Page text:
The Nobodies: And THAT is What We Call a Failure
And it looks like, at least this year, I was the fool.
There wasn’t a single submission to the contest. Not one. It seems that, without monetary compensation involved in some manner, even those who consider themselves my friends do not wish to expel their efforts. Perhaps this is best exemplified by this Twitter conversation (edited slightly to remove names and improve grammar):
Me: I’m running a cover contest for my next self-published novel, think I could get a retweet?
Him: You mean people can compete to not get paid to give you cover art?
Me: I don’t keep the art, so it’s pretty much just about the exposure, for me and the artist.
Him: YOU make money off of book sales. YOU use their art to sell your book as the cover. That ain’t exposure. That is YOU making money off THEIR work and not PAYING THEM FOR IT.
Me: You make a valid point, and if I expected to make millions from the eBook, I’d offer more incentive. But that’s not likely to happen at the moment and a potential print version would certainly be worth discussions of payment.
Him: It doesn’t matter, don’t you see? You are using someone else’s work to help sell yours and not compensating them. But worse, you are holding a CONTEST whose only prize is getting to help you make money off their backs.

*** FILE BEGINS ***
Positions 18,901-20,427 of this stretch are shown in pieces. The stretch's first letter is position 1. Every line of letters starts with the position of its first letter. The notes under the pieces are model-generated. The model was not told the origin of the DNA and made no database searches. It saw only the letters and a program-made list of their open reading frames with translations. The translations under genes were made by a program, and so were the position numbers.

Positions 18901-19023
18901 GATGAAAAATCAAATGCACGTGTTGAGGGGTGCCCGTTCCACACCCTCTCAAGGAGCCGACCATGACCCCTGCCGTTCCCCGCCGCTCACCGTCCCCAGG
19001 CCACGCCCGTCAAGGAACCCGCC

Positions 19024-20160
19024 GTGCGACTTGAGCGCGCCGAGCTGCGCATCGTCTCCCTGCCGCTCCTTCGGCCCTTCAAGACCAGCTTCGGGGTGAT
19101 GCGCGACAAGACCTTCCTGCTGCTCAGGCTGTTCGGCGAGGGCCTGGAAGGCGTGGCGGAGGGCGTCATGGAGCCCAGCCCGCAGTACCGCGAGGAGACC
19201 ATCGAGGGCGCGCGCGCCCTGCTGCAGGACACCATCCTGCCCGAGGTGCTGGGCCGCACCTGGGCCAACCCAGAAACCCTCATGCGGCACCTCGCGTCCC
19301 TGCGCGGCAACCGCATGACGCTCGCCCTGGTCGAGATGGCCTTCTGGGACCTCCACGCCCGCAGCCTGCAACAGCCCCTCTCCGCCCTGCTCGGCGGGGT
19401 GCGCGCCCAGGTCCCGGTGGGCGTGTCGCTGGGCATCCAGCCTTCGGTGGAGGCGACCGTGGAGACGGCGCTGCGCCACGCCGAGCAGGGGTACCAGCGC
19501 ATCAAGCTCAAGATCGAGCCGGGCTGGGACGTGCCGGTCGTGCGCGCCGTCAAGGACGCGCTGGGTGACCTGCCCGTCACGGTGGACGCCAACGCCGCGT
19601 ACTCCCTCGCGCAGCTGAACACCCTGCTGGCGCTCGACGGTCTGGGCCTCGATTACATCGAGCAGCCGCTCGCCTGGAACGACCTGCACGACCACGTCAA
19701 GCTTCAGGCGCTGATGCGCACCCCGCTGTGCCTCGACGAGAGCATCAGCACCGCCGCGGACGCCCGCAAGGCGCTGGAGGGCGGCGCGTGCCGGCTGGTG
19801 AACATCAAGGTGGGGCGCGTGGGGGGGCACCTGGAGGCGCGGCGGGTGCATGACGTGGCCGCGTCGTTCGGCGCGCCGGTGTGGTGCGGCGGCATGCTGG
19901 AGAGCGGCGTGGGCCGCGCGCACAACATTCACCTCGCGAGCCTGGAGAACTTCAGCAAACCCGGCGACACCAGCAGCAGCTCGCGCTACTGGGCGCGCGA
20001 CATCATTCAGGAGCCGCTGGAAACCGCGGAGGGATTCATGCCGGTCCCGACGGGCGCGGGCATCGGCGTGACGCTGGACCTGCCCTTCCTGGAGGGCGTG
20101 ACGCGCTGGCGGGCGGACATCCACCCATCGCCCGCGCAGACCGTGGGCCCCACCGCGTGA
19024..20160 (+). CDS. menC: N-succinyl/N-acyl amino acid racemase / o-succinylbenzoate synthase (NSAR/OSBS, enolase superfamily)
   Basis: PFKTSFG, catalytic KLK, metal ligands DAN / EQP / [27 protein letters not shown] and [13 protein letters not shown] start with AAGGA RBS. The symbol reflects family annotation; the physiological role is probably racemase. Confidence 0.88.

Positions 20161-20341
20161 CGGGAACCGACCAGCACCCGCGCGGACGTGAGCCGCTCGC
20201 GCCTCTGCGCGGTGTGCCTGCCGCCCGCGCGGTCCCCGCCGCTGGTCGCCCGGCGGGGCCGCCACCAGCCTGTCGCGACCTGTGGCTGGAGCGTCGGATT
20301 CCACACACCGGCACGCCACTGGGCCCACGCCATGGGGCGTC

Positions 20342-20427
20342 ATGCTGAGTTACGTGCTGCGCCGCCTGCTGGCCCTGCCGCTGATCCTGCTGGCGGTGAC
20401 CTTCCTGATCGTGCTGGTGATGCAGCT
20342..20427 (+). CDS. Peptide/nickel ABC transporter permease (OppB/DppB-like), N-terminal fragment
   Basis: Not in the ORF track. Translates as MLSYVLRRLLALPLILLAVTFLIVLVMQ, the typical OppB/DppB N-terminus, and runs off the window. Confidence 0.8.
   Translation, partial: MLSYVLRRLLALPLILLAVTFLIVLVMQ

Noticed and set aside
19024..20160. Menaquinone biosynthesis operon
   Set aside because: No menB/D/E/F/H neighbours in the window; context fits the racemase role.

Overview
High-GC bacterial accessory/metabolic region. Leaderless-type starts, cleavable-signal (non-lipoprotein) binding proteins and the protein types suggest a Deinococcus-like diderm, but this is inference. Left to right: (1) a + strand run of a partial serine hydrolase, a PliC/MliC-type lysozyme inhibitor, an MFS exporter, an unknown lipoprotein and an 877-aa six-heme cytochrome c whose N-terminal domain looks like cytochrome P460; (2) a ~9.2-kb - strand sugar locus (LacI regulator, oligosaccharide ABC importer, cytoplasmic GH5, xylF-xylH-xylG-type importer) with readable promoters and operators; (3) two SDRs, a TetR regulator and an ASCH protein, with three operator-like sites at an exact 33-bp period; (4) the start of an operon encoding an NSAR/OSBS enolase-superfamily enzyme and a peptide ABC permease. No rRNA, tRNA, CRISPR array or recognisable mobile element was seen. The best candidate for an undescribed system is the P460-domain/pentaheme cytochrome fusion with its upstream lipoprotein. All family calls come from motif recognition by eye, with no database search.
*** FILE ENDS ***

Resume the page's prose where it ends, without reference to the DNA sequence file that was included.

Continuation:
I don’t know. I could have offered a gift card or something, but that wasn’t the point. My hope was to highlight the artist with a profile, links to their pages, interviews, etc.
But that’s fine. Though I held out hope, I realistically assumed nothing would arrive in my Gmail. It’s the way of the world. Thankfully, I’m far from incapable, and will continue through the next two phases of the contest (weeding out the top three and then voting on them) starting next week with my own creations.
One last note. Someone I follow on Twitter recently mentioned how easy it is to slip from “starting writer” to “failed writer” status. How easy it would be to simply give up on the dream.
But where’s the fun in that?